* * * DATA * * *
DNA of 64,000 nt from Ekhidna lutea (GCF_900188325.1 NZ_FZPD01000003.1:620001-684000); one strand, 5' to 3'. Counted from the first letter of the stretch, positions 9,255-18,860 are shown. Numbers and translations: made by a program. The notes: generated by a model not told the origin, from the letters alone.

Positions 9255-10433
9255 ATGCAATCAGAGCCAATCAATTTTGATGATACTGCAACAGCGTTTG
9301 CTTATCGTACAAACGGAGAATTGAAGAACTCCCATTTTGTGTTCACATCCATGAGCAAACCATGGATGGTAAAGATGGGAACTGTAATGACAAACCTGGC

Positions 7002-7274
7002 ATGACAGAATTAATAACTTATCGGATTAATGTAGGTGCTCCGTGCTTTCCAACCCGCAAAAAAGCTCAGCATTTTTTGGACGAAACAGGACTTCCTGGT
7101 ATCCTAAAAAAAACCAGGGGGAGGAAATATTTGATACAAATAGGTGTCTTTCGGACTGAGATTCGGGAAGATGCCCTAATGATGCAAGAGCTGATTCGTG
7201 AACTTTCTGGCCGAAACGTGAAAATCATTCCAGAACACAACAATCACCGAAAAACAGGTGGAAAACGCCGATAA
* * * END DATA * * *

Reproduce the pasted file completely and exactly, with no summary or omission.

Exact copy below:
DNA of 64,000 nt from Ekhidna lutea (GCF_900188325.1 NZ_FZPD01000003.1:620001-684000); one strand, 5' to 3'. Counted from the first letter of the stretch, positions 9,255-18,860 are shown. Numbers and translations: made by a program. The notes: generated by a model not told the origin, from the letters alone.

Positions 9255-10433
9255 ATGCAATCAGAGCCAATCAATTTTGATGATACTGCAACAGCGTTTG
9301 CTTATCGTACAAACGGAGAATTGAAGAACTCCCATTTTGTGTTCACATCCATGAGCAAACCATGGATGGTAAAGATGGGAACTGTAATGACAAACCTGGC

Positions 7002-7274
7002 ATGACAGAATTAATAACTTATCGGATTAATGTAGGTGCTCCGTGCTTTCCAACCCGCAAAAAAGCTCAGCATTTTTTGGACGAAACAGGACTTCCTGGT
7101 ATCCTAAAAAAAACCAGGGGGAGGAAATATTTGATACAAATAGGTGTCTTTCGGACTGAGATTCGGGAAGATGCCCTAATGATGCAAGAGCTGATTCGTG
7201 AACTTTCTGGCCGAAACGTGAAAATCATTCCAGAACACAACAATCACCGAAAAACAGGTGGAAAACGCCGATAA